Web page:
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    Feb 10, 2010 6:35 AM GMT
    Guess I'll go back to the drive-thru!
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    Feb 26, 2010 9:02 AM GMT
    The main use of this kind of study will probably be as an easy excuse for people who aren't exercising hard enough or consistently enough. People are better off not thinking of themselves as genetically pre-disposed to lackluster fitness gains. It's similar to diagnosing people with learning disabilities.
  • Anto

    Posts: 2035

    Feb 26, 2010 2:34 PM GMT
    The main use of this kind of study will probably be as an easy excuse for people who aren't exercising hard enough or consistently enough.

    It also can help people better understand why they may not be improving despite how hard they work as well. I think it's good info to know, help people from just running themselves into the ground trying to attain goals that may not be possible for themselves.
  • Celticmusl

    Posts: 4330

    Feb 26, 2010 3:20 PM GMT
    Anto saidThe main use of this kind of study will probably be as an easy excuse for people who aren't exercising hard enough or consistently enough.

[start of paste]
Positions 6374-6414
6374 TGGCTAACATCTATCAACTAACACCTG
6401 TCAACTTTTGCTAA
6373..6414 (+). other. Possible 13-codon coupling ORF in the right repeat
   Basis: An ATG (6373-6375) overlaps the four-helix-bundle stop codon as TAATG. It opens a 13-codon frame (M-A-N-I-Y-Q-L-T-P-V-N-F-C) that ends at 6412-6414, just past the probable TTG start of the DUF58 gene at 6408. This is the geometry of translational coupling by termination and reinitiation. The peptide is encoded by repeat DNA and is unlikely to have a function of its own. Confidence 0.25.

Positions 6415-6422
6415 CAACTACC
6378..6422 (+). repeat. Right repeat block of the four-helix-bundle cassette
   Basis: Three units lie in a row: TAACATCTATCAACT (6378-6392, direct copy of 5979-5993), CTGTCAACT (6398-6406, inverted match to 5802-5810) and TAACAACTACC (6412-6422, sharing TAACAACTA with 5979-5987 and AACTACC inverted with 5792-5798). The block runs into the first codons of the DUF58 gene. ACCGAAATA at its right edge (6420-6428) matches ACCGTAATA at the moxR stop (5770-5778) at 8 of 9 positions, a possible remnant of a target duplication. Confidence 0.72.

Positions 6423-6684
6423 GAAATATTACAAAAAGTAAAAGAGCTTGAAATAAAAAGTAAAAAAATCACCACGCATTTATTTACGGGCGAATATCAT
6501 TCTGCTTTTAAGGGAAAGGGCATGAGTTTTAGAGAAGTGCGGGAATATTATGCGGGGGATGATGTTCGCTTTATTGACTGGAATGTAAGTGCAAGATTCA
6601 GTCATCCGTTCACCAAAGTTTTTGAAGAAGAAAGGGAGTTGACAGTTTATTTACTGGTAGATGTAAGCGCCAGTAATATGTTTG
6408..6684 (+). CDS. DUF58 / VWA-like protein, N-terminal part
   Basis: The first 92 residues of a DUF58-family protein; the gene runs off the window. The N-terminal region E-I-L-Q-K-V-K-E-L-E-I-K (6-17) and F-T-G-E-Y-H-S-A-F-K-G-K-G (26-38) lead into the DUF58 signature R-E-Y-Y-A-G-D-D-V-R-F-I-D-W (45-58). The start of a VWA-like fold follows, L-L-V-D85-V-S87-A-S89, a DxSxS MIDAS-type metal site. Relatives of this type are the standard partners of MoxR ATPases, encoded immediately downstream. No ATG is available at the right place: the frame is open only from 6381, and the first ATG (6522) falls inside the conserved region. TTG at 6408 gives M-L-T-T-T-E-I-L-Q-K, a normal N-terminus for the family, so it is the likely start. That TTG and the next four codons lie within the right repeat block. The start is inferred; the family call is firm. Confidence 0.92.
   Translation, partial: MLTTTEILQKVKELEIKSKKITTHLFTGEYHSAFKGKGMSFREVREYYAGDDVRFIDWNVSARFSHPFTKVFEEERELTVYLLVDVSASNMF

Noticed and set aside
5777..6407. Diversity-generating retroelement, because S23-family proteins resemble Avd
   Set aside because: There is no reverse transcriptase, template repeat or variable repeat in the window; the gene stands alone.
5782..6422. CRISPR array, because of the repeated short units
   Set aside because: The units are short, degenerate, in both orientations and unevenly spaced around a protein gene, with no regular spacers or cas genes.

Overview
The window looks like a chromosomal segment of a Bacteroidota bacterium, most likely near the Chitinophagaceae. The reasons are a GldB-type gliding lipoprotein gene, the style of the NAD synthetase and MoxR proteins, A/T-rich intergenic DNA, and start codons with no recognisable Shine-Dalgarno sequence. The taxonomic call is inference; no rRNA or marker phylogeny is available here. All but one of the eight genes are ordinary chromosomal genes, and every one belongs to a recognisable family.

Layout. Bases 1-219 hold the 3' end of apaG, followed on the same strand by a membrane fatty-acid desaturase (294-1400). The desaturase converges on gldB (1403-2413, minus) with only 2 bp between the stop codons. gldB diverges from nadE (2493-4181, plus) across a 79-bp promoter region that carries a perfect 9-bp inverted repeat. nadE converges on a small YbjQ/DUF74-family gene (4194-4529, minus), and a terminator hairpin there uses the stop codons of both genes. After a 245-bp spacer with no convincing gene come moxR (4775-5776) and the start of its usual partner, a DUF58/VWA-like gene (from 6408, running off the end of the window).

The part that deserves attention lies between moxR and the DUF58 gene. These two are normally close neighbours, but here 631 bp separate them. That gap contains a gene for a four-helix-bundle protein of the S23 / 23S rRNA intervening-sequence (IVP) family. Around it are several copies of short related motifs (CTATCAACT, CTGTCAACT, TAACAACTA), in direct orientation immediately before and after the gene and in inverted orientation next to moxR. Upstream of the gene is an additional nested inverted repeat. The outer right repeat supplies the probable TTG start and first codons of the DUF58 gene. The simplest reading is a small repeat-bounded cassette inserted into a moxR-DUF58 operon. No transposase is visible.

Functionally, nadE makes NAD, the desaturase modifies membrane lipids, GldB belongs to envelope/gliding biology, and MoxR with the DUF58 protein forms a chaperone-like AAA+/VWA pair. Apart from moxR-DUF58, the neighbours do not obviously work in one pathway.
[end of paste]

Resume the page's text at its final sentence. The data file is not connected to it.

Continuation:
It also can help people better understand why they may not be improving despite how hard they work as well. I think it's good info to know, help people from just running themselves into the ground trying to attain goals that may not be possible for themselves.



    I think people that are out of shape have more than enough excuses not to be in shape. The trick is overcoming obstacles through intelligence, knowledge, dedication, desire, diligence, and a "never ending pursuit of constant improvement".

    I agree many people kill themselves at the gym while burning a lot of time and calories, with desire and dedication, and nothing to show for it. Most of the time they are making big mistakes they are not aware of, and to blame serious genetic issues is almost laughable. That same person, with a knowledgeable trainer all of a sudden reaches their fitness goals in a few months.

    I work at a gym, I see certain guys that work out 5 times a week, showing up through hell and high water for years at a time. They have absolutely nothing to show for it. Although I don't know their diet, from what I've seen at the gym it's because they never challenge themselves or their body to reach a fitness level that they have yet to obtain. They are lifting the same amount of weight they were lifting two years ago, and with the same routine.